Delivered at Wagenhoffer's funeral, December 16, 1999
Robert and I met at the Santa Monica Ice Rink, which is now Fred Segals. Every time I go there to contemplate overpriced headbands and accessories, I look at the ramp and imagine myself walking down and taking my guards off while watching everyone clear the ice for Robert's program on the practice ice.
But, that's where it began. Back in the late 70's Robert was part of the Santa Monica skating "rat pack." Tai Babilonia, Randy Gardner, Carrie Rugh, Bobby Beauchamp, Keith Green, I and others. It was this association with these people and Robert that got me out of being shy and reserved. Robert and I bonded and became life long friends. I loved his carefree approach to life. We became so close that we could finish sentences for each other.
Towards the end of his competitive years, he rebelled against skating politics. But the judges were still in awe of his ability to perform so fluidly without "playing the game." He believed that he could, and he always did! Robert transcended the Protestant Work Ethic of "work hard and you'll be rewarded" by having an amazing natural talent as well as thinking positive. He worked "smart," not just long and hard. I liked that about him.
One time in our late teens, we decided to drive to the Bay Area on a whim. Robert brought his skates to the rink and an up and coming skater (no names) was working hard on a triple toe loop. Robert put on his skates, stroked around the rink once (no warm up), landed the triple effortlessly, and hopped off the ice. He removed his skates and said "let's go"! He was like that. Just to prove he could. Having fun with his talents that were limitless. Despite his disagreement with some skating politics, no one could ever take away his reputation as one of the greatest skaters of all time.
Robert to me was "Gene Kelly" on and off the ice. When troubles arose, it was easier to deal with the problems together. Then, we would escape together into a scenario that had happy ending. I mean, we would escape to a place as if we were in a movie. The Woody Allen movie "Purple Rose of Cairo" applied to our lives. He loved nature. We'd escape to a remote place somewhere.
Later, we both joined Ice Capades but ended up in separate companies. I'd fly out and visit him. He'd fly out and visit me. We stayed close friends even to this day. He was always a concerned friend. He treated me with so much respect as I did him. As a close friend, we lived our lives like we were immortal. Anything was possible. Robert and I had developed a strong bond. We had intuition with each other. We both just knew. Today, I look at life with a different edge because of my formative years with Robert...
With my career now that's a different aspect of the entertainment arts (interior/lighting designer), I take a little of the "competitive" Robert into my business ethics. Know and recognize your talents and then go for it, knowing you'll have a smooth landing. It's a philosophy that works for me.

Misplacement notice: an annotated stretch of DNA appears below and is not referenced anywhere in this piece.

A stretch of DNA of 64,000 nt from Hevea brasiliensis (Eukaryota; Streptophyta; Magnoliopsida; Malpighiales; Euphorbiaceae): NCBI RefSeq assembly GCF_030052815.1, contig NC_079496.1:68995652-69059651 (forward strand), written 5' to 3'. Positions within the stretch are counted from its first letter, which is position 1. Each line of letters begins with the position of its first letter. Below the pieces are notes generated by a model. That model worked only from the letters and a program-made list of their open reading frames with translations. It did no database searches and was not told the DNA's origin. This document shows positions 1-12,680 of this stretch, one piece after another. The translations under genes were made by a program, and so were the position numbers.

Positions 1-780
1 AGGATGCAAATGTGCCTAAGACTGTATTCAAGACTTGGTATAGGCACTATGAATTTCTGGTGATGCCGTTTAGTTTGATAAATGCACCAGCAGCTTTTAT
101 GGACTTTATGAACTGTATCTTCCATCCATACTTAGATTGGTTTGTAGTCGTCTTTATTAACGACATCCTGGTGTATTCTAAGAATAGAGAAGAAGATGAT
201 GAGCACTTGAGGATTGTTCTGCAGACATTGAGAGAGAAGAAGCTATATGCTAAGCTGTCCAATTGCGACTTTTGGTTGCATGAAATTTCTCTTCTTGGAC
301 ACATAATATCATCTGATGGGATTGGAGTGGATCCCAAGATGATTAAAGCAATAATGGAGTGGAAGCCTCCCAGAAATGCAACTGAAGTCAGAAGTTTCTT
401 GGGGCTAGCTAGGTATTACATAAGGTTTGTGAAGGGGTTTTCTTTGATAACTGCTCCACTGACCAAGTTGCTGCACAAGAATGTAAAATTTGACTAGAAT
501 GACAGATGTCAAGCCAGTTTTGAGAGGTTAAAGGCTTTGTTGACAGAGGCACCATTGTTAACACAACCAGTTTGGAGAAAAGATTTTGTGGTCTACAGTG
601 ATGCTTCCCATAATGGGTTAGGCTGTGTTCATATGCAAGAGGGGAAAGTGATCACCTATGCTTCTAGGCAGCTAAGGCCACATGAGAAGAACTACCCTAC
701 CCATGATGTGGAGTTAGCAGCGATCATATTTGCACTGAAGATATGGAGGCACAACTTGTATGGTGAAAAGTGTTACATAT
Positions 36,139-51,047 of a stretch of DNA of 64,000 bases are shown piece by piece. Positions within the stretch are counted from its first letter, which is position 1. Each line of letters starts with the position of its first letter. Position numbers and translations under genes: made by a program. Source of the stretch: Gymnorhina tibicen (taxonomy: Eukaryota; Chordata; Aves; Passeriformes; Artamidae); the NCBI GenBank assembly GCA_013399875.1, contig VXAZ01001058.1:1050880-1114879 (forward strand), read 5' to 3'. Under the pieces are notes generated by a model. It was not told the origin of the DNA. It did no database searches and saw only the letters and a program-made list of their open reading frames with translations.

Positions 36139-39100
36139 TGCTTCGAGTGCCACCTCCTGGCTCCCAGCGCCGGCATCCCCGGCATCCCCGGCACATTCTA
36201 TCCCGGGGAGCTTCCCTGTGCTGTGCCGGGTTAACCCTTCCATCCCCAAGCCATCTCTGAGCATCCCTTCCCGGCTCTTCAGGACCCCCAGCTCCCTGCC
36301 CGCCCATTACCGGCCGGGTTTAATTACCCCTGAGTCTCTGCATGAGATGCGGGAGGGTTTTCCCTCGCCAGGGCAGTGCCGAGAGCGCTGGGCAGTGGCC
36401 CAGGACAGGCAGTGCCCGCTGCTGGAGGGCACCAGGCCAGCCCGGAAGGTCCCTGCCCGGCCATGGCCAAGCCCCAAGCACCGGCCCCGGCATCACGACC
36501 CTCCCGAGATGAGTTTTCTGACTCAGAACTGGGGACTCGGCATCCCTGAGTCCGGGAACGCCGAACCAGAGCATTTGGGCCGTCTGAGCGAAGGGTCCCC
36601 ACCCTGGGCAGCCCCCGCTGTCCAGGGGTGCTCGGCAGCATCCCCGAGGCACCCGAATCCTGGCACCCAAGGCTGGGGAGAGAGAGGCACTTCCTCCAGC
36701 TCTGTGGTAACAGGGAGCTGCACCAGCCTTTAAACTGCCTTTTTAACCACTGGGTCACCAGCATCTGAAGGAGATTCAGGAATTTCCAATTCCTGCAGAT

My husband and I were talking about Karma on the night of Robert's death. We defined Karma as things that we do being reflected back to us in mirror form. With respect to all religions, we were thinking hypothetically:
When you die, you are free from your body to be anywhere and everywhere at the same time?
You're free to listen to everyone, moving in and out of their thoughts because you've just passed on? You're a hot topic. You're on everyone's mind. You're a part of many people's discussions.
I think that's when "karma" after this life comes in. You -- and only you -- will know how much you've impacted people's lives and made a difference at that time.
So, I know that Robert is listening to all of our thoughts now. For Robert this must be a very rewarding moment. I know of so many people that have Robert to thank for their special moments, insights, and inspirations. We cruised the Internet the other night and found over 50 pages of memories involving Robert. "Wagenhoffer" is a keyword now. It's like his skating has been immortalized similar to the fine impressionist artists who received recognition after their death. When I think of Robert and how much he made me laugh and relaxed my spirit, especially during the hard times, I know that he's been a true friend to me. There will only be one Robert Wagenhoffer. I am so honored to have such a close friend pass through my life. He is charismatic, unique, non-conforming and completely charming. Orchestrating his programs and the programs of others, serenading us with his effortless dynamic skating. No tension, just the enjoyment of watching grace on ice. But more importantly, he is a confidant and a truly treasured friend. Robert, your charm and character will always stay with me. You've made your mark! In the meantime, we'll keep in touch in my dreams!
Maybe it's like the analogy of "All that Jazz." God has probably been thoroughly entertained by Robert. He is probably clapping his hands for his life performance well done. Since Robert is a true entertainer, I would like to give Robert what he would love. Would you all join me in a final round of applause for Robert Wagenhoffer.